Top Stories
Top Stories

Google's self-driving car unit is losing three key execs

Mark Bergen and Johana Bhuiyan
Getty Images

Three early members of Google's self-driving car unit are departing, including the project's chief technician. Chris Urmson, who serves as CTO and technical lead, announced that he was leaving after seven years.

Urmson did not indicate what was next for him, but wrote: "If I can find another project that turns into an obsession and becomes something more, I will consider myself twice lucky."

But Urmson isn't the only big name moving on from the Google unit.

Jiajun Zhu, the team's principal software engineer and one of its founders, listed a new role as a startup co-founder on his LinkedIn profile. The New York Times is reporting Dave Ferguson, another software lead on the unit, has left as well.

More from Recode:
Yep, battery pack sales have doubled since Pokémon Go hit the market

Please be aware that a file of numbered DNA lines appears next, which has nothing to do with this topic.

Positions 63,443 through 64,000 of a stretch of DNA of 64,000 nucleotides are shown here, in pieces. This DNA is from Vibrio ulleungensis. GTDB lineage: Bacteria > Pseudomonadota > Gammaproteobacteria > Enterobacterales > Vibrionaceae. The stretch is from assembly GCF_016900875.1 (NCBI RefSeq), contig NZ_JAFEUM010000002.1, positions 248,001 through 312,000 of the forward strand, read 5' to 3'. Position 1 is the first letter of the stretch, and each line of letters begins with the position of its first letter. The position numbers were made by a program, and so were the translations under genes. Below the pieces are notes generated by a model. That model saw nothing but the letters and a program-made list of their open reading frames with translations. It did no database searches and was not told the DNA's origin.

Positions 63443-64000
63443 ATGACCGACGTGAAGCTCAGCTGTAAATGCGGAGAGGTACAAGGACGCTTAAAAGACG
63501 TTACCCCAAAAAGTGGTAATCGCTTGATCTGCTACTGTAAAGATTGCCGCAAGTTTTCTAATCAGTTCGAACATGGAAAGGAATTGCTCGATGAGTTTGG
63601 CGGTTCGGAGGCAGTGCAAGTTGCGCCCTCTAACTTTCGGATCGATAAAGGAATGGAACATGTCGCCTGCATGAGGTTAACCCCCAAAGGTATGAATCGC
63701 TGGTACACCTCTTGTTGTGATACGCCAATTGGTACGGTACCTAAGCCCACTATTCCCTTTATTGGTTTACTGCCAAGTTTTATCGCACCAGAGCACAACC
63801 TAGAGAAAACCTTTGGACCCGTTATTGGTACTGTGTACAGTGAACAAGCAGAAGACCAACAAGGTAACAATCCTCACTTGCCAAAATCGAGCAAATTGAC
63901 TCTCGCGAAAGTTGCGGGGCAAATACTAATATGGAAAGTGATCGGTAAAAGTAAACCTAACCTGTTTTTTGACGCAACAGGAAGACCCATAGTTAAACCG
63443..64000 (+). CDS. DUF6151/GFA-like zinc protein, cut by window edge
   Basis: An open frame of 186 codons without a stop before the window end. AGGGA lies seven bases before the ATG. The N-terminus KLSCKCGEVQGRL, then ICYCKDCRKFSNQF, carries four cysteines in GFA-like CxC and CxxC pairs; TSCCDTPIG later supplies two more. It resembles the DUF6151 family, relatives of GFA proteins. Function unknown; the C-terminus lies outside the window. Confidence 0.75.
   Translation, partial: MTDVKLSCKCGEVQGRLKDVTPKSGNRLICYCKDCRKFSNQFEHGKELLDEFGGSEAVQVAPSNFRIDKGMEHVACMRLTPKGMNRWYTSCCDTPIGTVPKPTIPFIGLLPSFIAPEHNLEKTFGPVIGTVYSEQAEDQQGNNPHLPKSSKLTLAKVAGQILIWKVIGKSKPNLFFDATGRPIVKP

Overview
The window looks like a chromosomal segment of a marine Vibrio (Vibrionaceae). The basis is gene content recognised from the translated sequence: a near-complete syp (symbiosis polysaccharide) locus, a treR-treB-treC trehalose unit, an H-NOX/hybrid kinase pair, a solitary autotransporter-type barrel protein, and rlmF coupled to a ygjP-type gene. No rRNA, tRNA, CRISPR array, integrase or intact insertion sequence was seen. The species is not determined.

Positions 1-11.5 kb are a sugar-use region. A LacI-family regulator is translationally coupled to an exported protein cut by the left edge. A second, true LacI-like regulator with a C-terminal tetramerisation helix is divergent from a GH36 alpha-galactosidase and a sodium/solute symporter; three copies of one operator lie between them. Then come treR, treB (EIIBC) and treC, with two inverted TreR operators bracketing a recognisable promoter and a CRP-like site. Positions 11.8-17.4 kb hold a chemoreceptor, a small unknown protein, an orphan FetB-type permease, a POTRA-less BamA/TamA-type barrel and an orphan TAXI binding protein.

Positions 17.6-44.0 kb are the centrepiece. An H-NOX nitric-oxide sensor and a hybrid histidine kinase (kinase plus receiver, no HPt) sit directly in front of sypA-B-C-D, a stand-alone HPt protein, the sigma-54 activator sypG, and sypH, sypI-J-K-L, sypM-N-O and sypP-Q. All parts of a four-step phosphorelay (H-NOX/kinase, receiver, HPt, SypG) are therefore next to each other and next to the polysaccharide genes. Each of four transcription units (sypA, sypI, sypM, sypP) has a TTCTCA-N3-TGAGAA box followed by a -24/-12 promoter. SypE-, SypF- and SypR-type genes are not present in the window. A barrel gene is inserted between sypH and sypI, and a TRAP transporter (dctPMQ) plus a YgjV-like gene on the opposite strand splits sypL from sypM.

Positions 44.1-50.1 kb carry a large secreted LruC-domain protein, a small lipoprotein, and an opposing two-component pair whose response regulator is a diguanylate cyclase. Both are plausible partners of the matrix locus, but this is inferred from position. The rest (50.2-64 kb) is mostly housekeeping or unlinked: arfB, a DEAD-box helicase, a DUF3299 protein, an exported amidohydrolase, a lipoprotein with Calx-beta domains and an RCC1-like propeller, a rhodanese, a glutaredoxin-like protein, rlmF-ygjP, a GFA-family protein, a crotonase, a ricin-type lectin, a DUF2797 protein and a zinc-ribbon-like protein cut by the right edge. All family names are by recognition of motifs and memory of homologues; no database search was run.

Google has mapped the inside of all the official Rio Olympic venues
The Washington Post will use robots to write stories about the Rio Olympics

Urmson took over the project two years ago when one of its founders, Sebastian Thrun, departed Google. The project's other founder, Anthony Levandowski, exited earlier this year to form Otto, an autonomous trucking startup, with a handful of Google colleagues

Urmson, a former Carnegie Mellon professor, is a respected figure in the self-driving car world. And he was instrumental in setting up Google's audacious project, which has focused, unlike most of the car industry, on building fully driverless vehicles.

His departure is certainly a loss for the project. Urmson was the main engineer who built the code running Google's autonomous software, according to one person who worked with the team.

Last fall, Alphabet brought on John Krafcik, the former CEO of Hyundai USA and an auto industry veteran, as CEO of the car unit. The unit has yet to say what its business model is.

Apple, one of Google's chief rivals, recently swapped the exec in charge of its secretive car project, according to the Wall Street Journal.

By Mark Bergen and Johana Bhuiyan, Re/

CNBC's parent NBCUniversal is an investor in Recode's parent Vox, and the companies have a content-sharing arrangement.